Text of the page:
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Colossal statue of 'forgotten' pharaoh reconstructed from 4,500 newly discovered fragments


The Egyptian-German excavation mission at Matariya, Heliopolis, recently uncovered roughly 4,500 fragments of Pharaoh Psamtek I's quartzite colossus, parts of which were first discovered last year at the nearby Souq Al-Khamis archaeological site.

Colossal statue of 'forgotten' pharaoh reconstructed from 4,500 newly discovered fragments
An archaeological team at the ancient city of Heliopolis, in modern-day Cairo,
pieced together more than 6,000 fragments of a statue of Pharaoh Psamtik I
to calculate its original size and shape and create a 3D visualization
[Credit: Egyptian Ministry of Antiquities]
Ayman Ashmawy, Head of the Ancient Egyptian antiquities department at the Egyptian Ministry of Antiquities, said that these fragments, along with the previously discovered 6,400 pieces, allow researchers to calculate the original size and shape of the colossus, which was deliberately destroyed.

Colossal statue of 'forgotten' pharaoh reconstructed from 4,500 newly discovered fragments
This visualization of the back pillar of the quartzite statue shows an
 inscription giving the full title of Pharaoh Psamtik. Christopher Breninek
 worked on the visualizations for the Heliopolis Project
[Credit: Egyptian Ministry of Antiquities]
“The new fragments confirm that the colossus once depicted Pharaoh Psamtek I standing, but it also reveals that his left arm was held in front of the body, an unusual feature. A very carefully carved scene on the back-pillar shows the kneeling Pharaoh Psamtek I in front of the creator-god Atum of Heliopolis,” Ashmawy told Ahram Online. He added that the majority of the fragments were found in south of the colossus' pedestal.

Colossal statue of 'forgotten' pharaoh reconstructed from 4,500 newly discovered fragments
The back pillar also shows an intricately carved scene of Psamtik kneeling in front of the creator-god Atum of Heliopolis
[Credit: Egyptian Ministry of Antiquities]
The temple area was left open, Ashmawy added, probably during the Fatimids Era when the temple walls were dismantled to be reused in several Islamic buildings.

Colossal statue of 'forgotten' pharaoh reconstructed from 4,500 newly discovered fragments
Pharaoh Psamtik I ruled Egypt between 664 and 610 BC, founding the 26th dynasty. He has been
credited with the reunification of Egypt following a long period of internal tensions
[Credit: Egyptian Ministry of Antiquities]
Dietrich Raue, Head of the German mission, explained that excavation work was accompanied by a geomorphological and geophysical survey which revealed many fragments of a quartzite gate belonging to Ramses II and (1279-1213 BCE, 19th Dynasty) and Nektanebo I (379/8–361/0 BCE, 30th Dynasty) near the latter's temple in Matariya.

Colossal statue of 'forgotten' pharaoh reconstructed from 4,500 newly discovered fragments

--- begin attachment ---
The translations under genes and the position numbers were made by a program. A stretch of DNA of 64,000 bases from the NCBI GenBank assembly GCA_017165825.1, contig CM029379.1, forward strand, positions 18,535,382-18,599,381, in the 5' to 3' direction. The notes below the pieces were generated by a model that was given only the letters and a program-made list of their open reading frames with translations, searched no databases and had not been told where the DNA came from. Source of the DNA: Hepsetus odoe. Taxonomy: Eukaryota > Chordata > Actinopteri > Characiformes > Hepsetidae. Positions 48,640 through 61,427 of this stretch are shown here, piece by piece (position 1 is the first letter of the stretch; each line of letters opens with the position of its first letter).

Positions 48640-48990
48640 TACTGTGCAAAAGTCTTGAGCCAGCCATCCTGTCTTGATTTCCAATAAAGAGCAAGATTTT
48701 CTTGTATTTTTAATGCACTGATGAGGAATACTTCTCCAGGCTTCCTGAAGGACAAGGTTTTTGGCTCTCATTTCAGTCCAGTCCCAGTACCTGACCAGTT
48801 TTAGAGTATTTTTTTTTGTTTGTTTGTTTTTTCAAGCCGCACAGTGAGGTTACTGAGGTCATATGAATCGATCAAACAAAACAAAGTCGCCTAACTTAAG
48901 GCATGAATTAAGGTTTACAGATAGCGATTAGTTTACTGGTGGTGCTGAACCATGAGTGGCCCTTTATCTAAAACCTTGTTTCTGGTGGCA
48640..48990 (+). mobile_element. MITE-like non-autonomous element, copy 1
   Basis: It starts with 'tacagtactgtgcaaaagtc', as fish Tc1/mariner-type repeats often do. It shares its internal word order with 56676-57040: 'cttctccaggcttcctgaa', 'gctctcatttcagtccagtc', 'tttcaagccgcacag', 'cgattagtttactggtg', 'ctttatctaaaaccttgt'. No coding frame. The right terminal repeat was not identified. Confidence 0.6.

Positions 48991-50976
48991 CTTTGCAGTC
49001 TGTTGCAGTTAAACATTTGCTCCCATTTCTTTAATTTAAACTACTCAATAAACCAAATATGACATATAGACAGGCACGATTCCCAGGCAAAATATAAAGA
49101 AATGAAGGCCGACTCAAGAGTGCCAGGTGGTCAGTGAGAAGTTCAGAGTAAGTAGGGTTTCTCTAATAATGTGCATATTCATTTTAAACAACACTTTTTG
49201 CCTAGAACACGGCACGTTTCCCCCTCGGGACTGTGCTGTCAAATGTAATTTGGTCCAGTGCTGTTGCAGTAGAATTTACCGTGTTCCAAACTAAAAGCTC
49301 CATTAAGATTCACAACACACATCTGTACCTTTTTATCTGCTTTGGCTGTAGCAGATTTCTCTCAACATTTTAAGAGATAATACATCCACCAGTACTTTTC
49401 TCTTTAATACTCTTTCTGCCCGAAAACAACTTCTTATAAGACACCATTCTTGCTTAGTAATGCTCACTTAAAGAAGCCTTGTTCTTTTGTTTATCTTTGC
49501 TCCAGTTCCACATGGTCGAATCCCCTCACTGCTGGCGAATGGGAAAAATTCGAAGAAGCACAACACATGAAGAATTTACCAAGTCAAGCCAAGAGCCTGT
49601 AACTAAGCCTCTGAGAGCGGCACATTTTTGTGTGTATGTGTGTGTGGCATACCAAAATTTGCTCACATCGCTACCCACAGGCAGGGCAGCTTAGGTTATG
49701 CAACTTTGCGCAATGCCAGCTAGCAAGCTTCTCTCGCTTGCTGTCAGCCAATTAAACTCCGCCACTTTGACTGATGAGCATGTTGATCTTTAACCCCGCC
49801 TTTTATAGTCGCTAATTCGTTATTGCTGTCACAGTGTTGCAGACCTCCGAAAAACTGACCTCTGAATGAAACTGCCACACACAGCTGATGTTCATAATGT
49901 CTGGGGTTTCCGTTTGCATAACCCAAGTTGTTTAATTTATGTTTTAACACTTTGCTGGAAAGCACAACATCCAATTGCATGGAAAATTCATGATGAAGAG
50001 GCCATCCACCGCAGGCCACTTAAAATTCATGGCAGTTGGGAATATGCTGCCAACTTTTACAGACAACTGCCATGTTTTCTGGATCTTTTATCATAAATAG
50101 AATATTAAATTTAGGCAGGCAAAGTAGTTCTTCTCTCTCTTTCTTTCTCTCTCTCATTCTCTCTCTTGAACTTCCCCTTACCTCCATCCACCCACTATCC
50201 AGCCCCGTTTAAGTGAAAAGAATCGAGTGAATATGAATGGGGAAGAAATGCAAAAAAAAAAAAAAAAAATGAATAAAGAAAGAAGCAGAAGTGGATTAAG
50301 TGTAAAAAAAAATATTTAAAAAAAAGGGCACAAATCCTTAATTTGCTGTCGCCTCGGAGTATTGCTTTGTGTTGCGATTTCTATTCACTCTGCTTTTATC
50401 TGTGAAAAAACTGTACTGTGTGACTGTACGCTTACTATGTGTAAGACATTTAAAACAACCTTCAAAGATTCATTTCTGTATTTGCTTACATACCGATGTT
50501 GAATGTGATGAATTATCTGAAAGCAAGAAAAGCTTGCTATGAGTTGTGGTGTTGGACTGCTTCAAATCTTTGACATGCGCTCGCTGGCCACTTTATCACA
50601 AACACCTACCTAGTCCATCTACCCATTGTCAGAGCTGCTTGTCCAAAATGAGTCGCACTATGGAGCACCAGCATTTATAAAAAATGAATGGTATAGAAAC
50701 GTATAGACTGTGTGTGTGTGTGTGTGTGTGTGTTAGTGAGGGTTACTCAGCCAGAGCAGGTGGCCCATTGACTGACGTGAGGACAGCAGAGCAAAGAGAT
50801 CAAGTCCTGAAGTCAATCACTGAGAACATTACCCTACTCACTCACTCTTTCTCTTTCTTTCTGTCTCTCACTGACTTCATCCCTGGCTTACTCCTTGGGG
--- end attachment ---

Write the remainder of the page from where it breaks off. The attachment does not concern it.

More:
Other finds at the site include this head, also made from quartzite, dating to around 650 BC. Quartzite is a particularly
durable material, and is therefore difficult to carve. Excavation leader Dietrich Raue says they may have used
quartzite for its color variations - the statue of Psamtik moves from purple to pink to dark brown
[Credit: Egyptian Ministry of Antiquities]
Raue pointed out that the geophysical survey had indicated a number of areas with a large number of fragments of the former temple. Within the four ruined walls of the temple, he said, some exceptional finds were made.

Colossal statue of 'forgotten' pharaoh reconstructed from 4,500 newly discovered fragments
A falcon frieze was found at the ruins of the temple of Nektanebo I, in Heliopolis. Nektanebo I was the first Pharaoh
of the 30th dynasty of Egypt [Credit: Egyptian Ministry of Antiquities]
Among them were a fragmented frieze of falcons, part of a gate of Merenptah (1213-1203 BCE, 19th Dynasty) as well as parts of a colossal Ramesside sphinx carved in red granite.

Colossal statue of 'forgotten' pharaoh reconstructed from 4,500 newly discovered fragments
Dr Dietrich Raue, a researcher at the University of Leipzig who led the mission's German team, said excavations
at the ancient city of Heliopolis had also revealed fragments of a quartzite gate. The gate was found
within the ruins of an old temple [Credit: Egyptian Ministry of Antiquities]
“It seems evident that Nektanebo I added his building to a major temple built at an earlier date,” Raue told Ahram Online.

Colossal statue of 'forgotten' pharaoh reconstructed from 4,500 newly discovered fragments
In 2017, when archaeologists first found fragments the statue, it was submerged in a pit of groundwater
[Credit: Khaled Desouk/AFP/Getty Images]
The archaeologist asserted that excavation work in the area has led to the discovery of new room units from the mid-Ptolemaic era.

Colossal statue of 'forgotten' pharaoh reconstructed from 4,500 newly discovered fragments
The discovery of the statue drew crowds of spectators, who watched as the heavy torso was lifted out of the pit
[Credit: Khaled Desouk/AFP/Getty Images]
Some fragments reveal the known practice of reusing of older pharaonic temple items from previous periods during the 2nd and 1st millennium BCE.

Colossal statue of 'forgotten' pharaoh reconstructed from 4,500 newly discovered fragments
An Egyptian worker stands beside part of the head - now known to have depicted to Psamtik I
[Credit: Khaled Desouk/AFP/Getty Images] 
The work was accompanied by archaeobotanical and archaeozoological studies for the identification of plant and animal remains at the site.

Author: Nevine El-Aref | Source: AhramOnline [April 24, 2018]

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